More Complex Side Note: Of course, hundreds of waves are all reacting at the same time, but you can best visualize how it works with a single simple wave. And the multiple waves are the same captured waves caught by a microphone, passed down the wire to an amp, recorded on tape and reproduced by speakers. So, cutting a record is just one more step that uses the same identical analog sound waves as all other analog devices.
OK back to the groove. It’s imperative that the stylus follows these waves on both walls accurately or you won’t get the sound you are trying to reproduce. If the intimate contact is broken or impaired by dirt, micro-dust and grime your music will lose detail or you’ll hear clicks, pops and ticks.
Remember, that the stylus reproduces anything it hits. If it hits a 200Hz sound, it vibrates 200 times per second. If it hits a micro-dust particle you’ll hear a tick. It’s all simple physics. It’s just that it’s all microscopic. And while the concept is basically very simple and was in use as early as 1895 when the 1st groove recordings began, the real critical part is in the execution. And that’s where the rubber meets the road or the stylus meets the groove in our case.
Then, there’s volume to worry about too. So now we’ve explored how the notes/frequencies are reproduced. But some are louder and some are softer. How does that work?
Well, it too is simple in concept but difficult in execution. The louder the sound, the bigger physically that the waves or undulations have to be. See the concept is simple. Bigger waves in the walls equal louder sound. Also, bass frequencies create bigger waves. So, bass and loud volume create deeper waves.
Here’s how we solve the big waves. For volume, we use bigger waves. And when a record is cut, for loud passages, the waves are cut more deeply, bigger, and here’s the smart part, the grooves are cut farther apart. Otherwise loud sounds from one track would intrude into adjacent tracks. Bigger waves, wider, farther apart tracks. And you can actually see this when you use a microscope.
OK for big bass notes/frequencies, remember how we always remind you about the RIAA Phono equalization? Well what they do when they cut a record is cut the volume/amplitude (fancy word for volume) way back on the bass notes so it doesn’t ruin the groove walls by making them so wide they run into adjacent grooves.
Then when you play it back, you need to have a phono preamp with the RIAA curve to reverse the bass that they cut back. So that’s how you get big massive bass on LPs without running the groove walls into each other. It’s simple.
A Record’s Speed is a Compromise.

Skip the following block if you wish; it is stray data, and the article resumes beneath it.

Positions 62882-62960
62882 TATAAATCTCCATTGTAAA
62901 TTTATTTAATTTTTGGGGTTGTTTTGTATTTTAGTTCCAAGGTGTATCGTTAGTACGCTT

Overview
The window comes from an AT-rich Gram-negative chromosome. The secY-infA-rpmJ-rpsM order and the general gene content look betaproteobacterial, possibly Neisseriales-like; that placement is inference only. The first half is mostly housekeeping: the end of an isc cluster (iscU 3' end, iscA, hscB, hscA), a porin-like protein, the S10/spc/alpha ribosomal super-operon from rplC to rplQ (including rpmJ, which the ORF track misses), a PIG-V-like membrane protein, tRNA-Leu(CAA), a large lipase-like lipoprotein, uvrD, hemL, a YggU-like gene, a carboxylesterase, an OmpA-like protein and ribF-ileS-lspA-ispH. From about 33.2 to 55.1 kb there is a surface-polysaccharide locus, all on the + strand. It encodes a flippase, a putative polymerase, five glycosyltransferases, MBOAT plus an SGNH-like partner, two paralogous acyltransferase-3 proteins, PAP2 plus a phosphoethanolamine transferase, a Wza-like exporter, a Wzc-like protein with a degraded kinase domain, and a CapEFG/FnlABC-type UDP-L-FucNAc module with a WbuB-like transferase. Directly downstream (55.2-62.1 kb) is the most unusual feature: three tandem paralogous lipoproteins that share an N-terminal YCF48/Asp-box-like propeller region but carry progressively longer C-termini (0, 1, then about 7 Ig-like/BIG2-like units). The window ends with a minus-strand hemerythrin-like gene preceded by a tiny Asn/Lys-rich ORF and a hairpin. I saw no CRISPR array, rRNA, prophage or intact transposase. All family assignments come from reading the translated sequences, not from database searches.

It’s always helpful to remember that a record’s speed (33-1/3) is really a compromise between how much music you need to fit on the record and how good you want it to sound.
OK Sol, what the heck does that mean? OK here’s the thing. Do you remember recording with open reel tape? We used to call it Reel to Reel tape? I (DAK) used to make tape back in the day, oh about 1968-1980. Anyway, do you remember that you could record at 7-1/2″ or 3-3/4″ inches per second (IPS)? Well I sure do.
In fact, I still have a wall of reels of tape with all the recordings I made in high school and college, before cassettes came into being. Oh, cassettes never sounded as good as open reel tape recordings because cassettes only ran at 1-7/8 inches per second.
Anyway I digress again. So, the faster you recorded with tape, the better the sound because you didn’t have to squeeze 20,000 vibrations into a small length of tape. So, if you went from 3-3/4IPS to 7-1/2IPS you got twice the number of magnetic particles to record your signal. And it sounded a whole lot better.
It’s the same with records. As the stylus moves along the groove, it can do a much better job of reproducing the musical waves if the record is turning faster, more inches per second. That’s why the original records turned at 78RPM.
Record cutters had gotten much better and vinyl was much cleaner than the materials they had available for old 78s, so that’s how we ended up with 33-1/3. So, most records have about 22-25 minutes per side. If you needed more you would have to turn the record slower, which they did for spoken word at 16-2/3s. But faster would have given even better sound. But everyone agreed on a standard, and 33-1/3 was born.
And it represented a compromise where it was fast enough for good sound reproduction while being slow enough to allow for an acceptable number of minutes of music to be reproduced.
But, not all parts of your LPs are equal. There’s 33-1/3 and there’s 33-1/3rpm. Everyone thinks 33-1/3 is the speed. But it isn’t. Records ARE NOT A CONSTANT SPEED ANALOG DEVICE. When you start to play a record at 33-1/3, at the outside of the LP where the diameter of the record is about 11-1/4″ you are actually achieving an Inch Per Second (IPS) Speed at the stylus of about 19.25 IPS per second. It’s π Pi*D (if you’ve forgotten your junior high math) which is 35 inches. Then since the record is turning at 33-1/3 revolutions per minute, that’s about .55 of a revolution per second which makes the inches per second about 19.25 IPS. (35 inches times .55).
But when you get to the center of the Record, where the diameter is only about 5.5″, the effective inch per second speed is down to about 9.6 IPS. So, using π Pi*D again, we get about 17.25 inches in circumference. Then using 33-1/3RPM which is about .55 of a revolution per second we get to 9.6IPS.